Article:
A range of interventions are effective for reducing fibroid size and improving symptoms. Some medications and procedures also improve quality of life. Direct comparisons among treatment options remain sparse. No studies have explicitly evaluated expectant management, which is a crucial missing piece of the evidence about whether symptoms relapse and remit. The literature must come to include uniformly longer followup to determine whether women’s objectives for treatment were met by the intervention received. Few women have only one concern driving their desire for intervention, yet remarkably many trials are directed at evaluating a single outcome. Likewise concerns about harms, such as drug side effects, serious surgical complications, and risk of undetected leiomyosarcoma, need to exploit larger and more nuanced data to be able to better determine what individual and fibroid characteristics best predict adverse events to better inform personalized care.

Across management options, we must note that lack of evidence is not equivalent to evidence of no benefit or of harm. Evidence to inform probability of risk or benefit based on patient characteristics is lacking. Uncontrolled studies are not a substitute since they are notably biased for overestimating the degree of benefit subsequently reported in randomized trials. Indeed, not uncommonly, trials negate the findings of what in this case is largely retrospective and case series research. The current state of the literature does not permit definitive conclusions about comparative benefit, harm, or relative costs to achieve similar results across the range of available options and lacks strength of evidence for interventions such as use of continuous birth control pill regimens, progesterone containing IUDs, and endometrial ablation that are often used in routine clinical practice.

Given how common and concerning fibroids can be to women and their care providers, a redoubled emphasis on promoting high-quality fibroid research in the United States is imperative. Women need better information to guide their choices.


Baird DD, Dunson DB, Hill MC, Cousins D, Schectman JM. High cumulative incidence of uterine leiomyoma in black and white women: ultrasound evidence. American journal of obstetrics and gynecology. 2003;188(1):100–107. PMID: 12548202. [PubMed: 12548202]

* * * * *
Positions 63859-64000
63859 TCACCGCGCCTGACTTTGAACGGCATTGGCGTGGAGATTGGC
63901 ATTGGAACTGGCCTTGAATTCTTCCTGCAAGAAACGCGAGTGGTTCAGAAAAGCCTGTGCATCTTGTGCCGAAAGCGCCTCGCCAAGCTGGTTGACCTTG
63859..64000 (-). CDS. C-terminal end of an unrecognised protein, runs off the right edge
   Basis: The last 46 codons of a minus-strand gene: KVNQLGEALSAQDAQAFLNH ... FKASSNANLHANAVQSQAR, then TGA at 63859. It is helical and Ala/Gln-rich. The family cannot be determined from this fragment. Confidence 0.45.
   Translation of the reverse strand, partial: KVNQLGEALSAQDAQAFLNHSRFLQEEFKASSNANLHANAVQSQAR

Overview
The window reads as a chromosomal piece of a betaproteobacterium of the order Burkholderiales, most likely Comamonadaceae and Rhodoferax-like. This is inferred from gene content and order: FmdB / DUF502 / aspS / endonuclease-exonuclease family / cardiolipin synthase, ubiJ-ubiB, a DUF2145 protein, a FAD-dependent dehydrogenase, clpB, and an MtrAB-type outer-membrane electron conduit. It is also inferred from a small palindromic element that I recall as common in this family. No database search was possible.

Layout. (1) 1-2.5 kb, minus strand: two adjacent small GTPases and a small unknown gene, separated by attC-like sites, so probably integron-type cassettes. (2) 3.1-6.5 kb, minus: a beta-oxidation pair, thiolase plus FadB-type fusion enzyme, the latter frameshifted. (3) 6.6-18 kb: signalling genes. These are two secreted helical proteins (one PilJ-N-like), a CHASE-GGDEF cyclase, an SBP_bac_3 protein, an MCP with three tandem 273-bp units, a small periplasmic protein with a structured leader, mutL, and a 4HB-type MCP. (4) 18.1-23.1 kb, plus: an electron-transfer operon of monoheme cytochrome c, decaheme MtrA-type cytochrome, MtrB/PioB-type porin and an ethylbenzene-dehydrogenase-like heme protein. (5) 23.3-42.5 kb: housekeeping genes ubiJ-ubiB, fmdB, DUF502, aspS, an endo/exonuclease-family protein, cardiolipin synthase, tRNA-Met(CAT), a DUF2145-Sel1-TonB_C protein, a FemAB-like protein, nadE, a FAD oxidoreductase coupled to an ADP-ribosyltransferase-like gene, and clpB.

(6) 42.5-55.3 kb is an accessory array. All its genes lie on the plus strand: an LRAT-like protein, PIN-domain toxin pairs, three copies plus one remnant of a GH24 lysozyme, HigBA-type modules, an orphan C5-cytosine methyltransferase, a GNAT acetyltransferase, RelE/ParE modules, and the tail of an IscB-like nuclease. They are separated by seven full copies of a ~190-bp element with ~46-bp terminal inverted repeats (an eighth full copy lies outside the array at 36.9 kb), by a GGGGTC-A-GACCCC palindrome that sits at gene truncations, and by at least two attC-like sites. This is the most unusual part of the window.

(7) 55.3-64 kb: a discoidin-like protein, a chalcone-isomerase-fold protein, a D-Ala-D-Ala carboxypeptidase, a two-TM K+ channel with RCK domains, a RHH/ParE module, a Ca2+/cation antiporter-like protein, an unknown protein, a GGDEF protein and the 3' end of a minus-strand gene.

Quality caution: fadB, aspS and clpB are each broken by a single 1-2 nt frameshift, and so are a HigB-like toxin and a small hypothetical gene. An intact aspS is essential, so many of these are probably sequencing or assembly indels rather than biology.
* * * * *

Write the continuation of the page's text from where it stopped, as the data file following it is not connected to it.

Wise LA, Palmer JR, Stewart EA, Rosenberg L. Age-specific incidence rates for self-reported uterine leiomyomata in the Black Women’s Health Study. Obstetrics and gynecology. 2005;105(3):563–568. PMID: 15738025. doi:10.1097/01.AOG.0000154161.03418.e3. [PMC free article: PMC1847590] [PubMed: 15738025] [CrossRef]
Laughlin SK, Baird DD, Savitz DA, Herring AH, Hartmann KE. Prevalence of uterine leiomyomas in the first trimester of pregnancy: an ultrasound-screening study. Obstetrics and gynecology. 2009;113(3):630–635. PMID: 19300327. doi:10.1097/AOG.0b013e318197bbaf. [PMC free article: PMC3384531] [PubMed: 19300327] [CrossRef]
Monte LM ER. Fertility of Women in the United States: June 2012. Current Population Reports. 2014:P20–575.
Myers ER, Barber MD, Gustilo-Ashby T, Couchman G, Matchar DB, McCrory DC. Management of uterine leiomyomata: what do we really know? Obstetrics and gynecology. 2002;100(1):8–17. PMID: 12100798. [PubMed: 12100798]
Wegienka G, Baird DD, Hertz-Picciotto I, et al. Self-reported heavy bleeding associated with uterine leiomyomata. Obstetrics and gynecology. 2003;101(3):431–437. PMID: 12636944. [PubMed: 12636944]
Templeman C, Marshall SF, Clarke CA, et al. Risk factors for surgically removed fibroids in a large cohort of teachers. Fertility and sterility. 2009;92(4):1436–1446. PMID: 19019355. doi:10.1016/j.fertnstert.2008.08.074. [PMC free article: PMC2765807] [PubMed: 19019355] [CrossRef]
Cardozo ER, Clark AD, Banks NK, Henne MB, Stegmann BJ, Segars JH. The estimated annual cost of uterine leiomyomata in the United States. American journal of obstetrics and gynecology. 2012;206(3):211.e211–219. PMID: 22244472. doi:10.1016/j.ajog.2011.12.002. [PMC free article: PMC3292655] [PubMed: 22244472] [CrossRef]
Hartmann KE, Birnbaum H, Ben-Hamadi R, et al. Annual costs associated with diagnosis of uterine leiomyomata. Obstetrics and gynecology. 2006;108(4):930–937. PMID: 17012456. doi:10.1097/01.aog.0000234651.41000.58. [PubMed: 17012456] [CrossRef]
Pritts EA, Vanness DJ, Berek JS, et al. The prevalence of occult leiomyosarcoma at surgery for presumed uterine fibroids: a meta-analysis. Gynecological surgery. 2015;12(3):165–177. PMID: 26283890. doi:10.1007/s10397-015-0894-4. [PMC free article: PMC4532723] [PubMed: 26283890] [CrossRef]